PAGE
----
iconic

More India snippets….

…. well yes there is more.    My whirlwind tour of Rajasthan and the Punjab saw me visiting a few cities and experiencing some cultural nuances.

India has several treats to unload on the unsuspecting traveller, and here are just some of the interesting features I stumbled across:

  • Picking your nose on public transport is a national hobby.  There is no age or gender bias when it comes to having a good
    It's me at the Taj!!

    It’s me at the Taj!!

    old finger poke around your nostrils in a confined train compartment.

  • Spotting someone wearing jodhpurs in Jodhpur can’t help but make you smile.  Result!
  • There are possible more flies here than every other place I’ve been added together.  I had my own personal swarm wherever I went.
  • The bizarre brilliant orange henna hair colour is a favourite with the older generation.  The trick, so it seems, is to apply the dye really badly so it doesn’t fully cover your natural tresses.  And for those braver types also dye your beard in the same haphazard way.
  • Note however prepared you are, seeing the Taj Mahal takes your breath away.  It has to be the most iconic building in the world and being up close and personal is amazing.  If it’s not on your bucket list add it.  Go on, do it now!
  • The closing ceremony at the India Pakistan border is a must.  It was a highlight with Bollywood dancing, a compere buoying up the crowd and some seriously funny marching with dangerous high kicks thrown in.  There also appeared to be a competition between the two countries leading guards as to who could say “goal” for the longest time possible without taking a breath.  OK so it probably wasn’t the word “goal” but it was reminiscent of south American football commentators.  But seriously if this is the border ceremony I would love to see a cricket match between these two nations!Wonky telegraph post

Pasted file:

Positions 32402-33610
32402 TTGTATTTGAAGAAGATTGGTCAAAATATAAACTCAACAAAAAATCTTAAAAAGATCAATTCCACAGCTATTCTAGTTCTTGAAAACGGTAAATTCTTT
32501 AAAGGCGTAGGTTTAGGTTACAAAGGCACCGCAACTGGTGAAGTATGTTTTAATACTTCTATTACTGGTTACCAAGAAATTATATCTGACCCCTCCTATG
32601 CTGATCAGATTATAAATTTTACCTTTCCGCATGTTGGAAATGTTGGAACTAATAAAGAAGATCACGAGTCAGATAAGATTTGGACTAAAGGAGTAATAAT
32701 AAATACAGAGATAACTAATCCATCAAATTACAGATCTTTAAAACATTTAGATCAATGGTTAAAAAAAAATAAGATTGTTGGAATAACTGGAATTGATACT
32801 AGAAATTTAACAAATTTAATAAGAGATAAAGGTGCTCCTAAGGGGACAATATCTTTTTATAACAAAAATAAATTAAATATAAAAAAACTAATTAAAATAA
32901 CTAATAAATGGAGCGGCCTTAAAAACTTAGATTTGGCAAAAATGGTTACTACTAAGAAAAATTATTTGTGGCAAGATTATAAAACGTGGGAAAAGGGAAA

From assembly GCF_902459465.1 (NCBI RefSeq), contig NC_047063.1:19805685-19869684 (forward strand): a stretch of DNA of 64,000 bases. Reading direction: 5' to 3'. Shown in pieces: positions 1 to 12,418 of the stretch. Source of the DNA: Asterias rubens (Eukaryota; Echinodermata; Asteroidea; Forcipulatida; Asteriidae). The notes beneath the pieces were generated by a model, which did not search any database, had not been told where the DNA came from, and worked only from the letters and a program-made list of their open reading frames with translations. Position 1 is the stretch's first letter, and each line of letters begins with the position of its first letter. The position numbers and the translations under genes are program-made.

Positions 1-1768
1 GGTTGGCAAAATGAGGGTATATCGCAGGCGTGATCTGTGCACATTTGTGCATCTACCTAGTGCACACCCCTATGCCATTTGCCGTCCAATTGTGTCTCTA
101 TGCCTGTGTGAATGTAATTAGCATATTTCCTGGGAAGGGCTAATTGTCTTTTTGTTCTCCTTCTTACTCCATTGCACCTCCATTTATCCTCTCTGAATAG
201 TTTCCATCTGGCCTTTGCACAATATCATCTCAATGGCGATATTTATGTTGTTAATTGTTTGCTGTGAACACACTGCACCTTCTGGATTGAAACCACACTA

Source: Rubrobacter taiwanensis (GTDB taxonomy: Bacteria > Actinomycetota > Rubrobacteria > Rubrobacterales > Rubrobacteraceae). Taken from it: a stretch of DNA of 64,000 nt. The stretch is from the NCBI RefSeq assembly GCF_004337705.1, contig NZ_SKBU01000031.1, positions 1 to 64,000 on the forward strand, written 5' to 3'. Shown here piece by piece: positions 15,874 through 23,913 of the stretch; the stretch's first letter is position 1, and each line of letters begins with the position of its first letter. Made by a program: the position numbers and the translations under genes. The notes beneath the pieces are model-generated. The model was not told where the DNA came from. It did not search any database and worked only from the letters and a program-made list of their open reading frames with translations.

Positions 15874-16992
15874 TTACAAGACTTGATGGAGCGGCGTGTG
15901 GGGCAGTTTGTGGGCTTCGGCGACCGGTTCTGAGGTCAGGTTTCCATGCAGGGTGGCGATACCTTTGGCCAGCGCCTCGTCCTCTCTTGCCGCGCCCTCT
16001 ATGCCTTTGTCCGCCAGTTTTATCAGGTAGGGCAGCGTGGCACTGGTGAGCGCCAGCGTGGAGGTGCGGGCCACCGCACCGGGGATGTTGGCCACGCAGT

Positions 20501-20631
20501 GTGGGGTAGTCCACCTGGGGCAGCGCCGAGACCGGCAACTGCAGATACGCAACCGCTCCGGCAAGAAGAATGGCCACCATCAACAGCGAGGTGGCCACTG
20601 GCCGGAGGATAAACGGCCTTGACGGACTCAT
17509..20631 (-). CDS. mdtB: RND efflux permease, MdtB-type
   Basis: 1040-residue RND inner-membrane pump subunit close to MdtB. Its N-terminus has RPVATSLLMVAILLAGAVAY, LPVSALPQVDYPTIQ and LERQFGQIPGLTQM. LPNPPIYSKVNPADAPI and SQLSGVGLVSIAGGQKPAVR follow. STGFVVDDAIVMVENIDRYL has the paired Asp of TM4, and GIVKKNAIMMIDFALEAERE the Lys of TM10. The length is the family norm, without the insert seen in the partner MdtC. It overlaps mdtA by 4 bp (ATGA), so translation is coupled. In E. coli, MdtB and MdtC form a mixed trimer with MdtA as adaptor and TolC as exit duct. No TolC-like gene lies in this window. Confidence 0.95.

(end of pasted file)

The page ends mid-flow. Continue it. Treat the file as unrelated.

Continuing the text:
• Amritsar was the jewel in the crown, an unexpected pleasure.  The serenity of the Golden Temple and the welcoming of the Sikh religion was heartfelt.
  • Top tip, Delhi is definitely worth a visit just don’t make it your first destination.  Nearly everyone I met who’d arrived there fresh to India was a victim to scam merchants, hawkers and tuk-tuk drivers who can spot new arrivals, and a financial opportunity, from a mile off.  You have been warned!
  • Top tip number two, gen up on cricket facts before you go.  In this country it’s a national obsession, and everything stops when a big game is on. Knowing anything about this sport goes a long way towards making friends.
Categories: adventure, Asia, culture, iconic, people | Leave a comment

So what’s the truth about the Indian head wobble……..

……… sadly after spending time travelling in Northern India I have to admit I still have no idea what the head wobble means.  It could signify a yes, a no and more commonly an “I don’t know”.  It has to be the most confusing gesticulation known to man, but here it’s learnt in childhood and is extraordinarily prevalent.  It’s also done with a smile, so even the facial expression provides no hint.

My confusion, or other world feeling, started from the get go.  Which of course simply leads to more fun and adventure.???????????????????????????????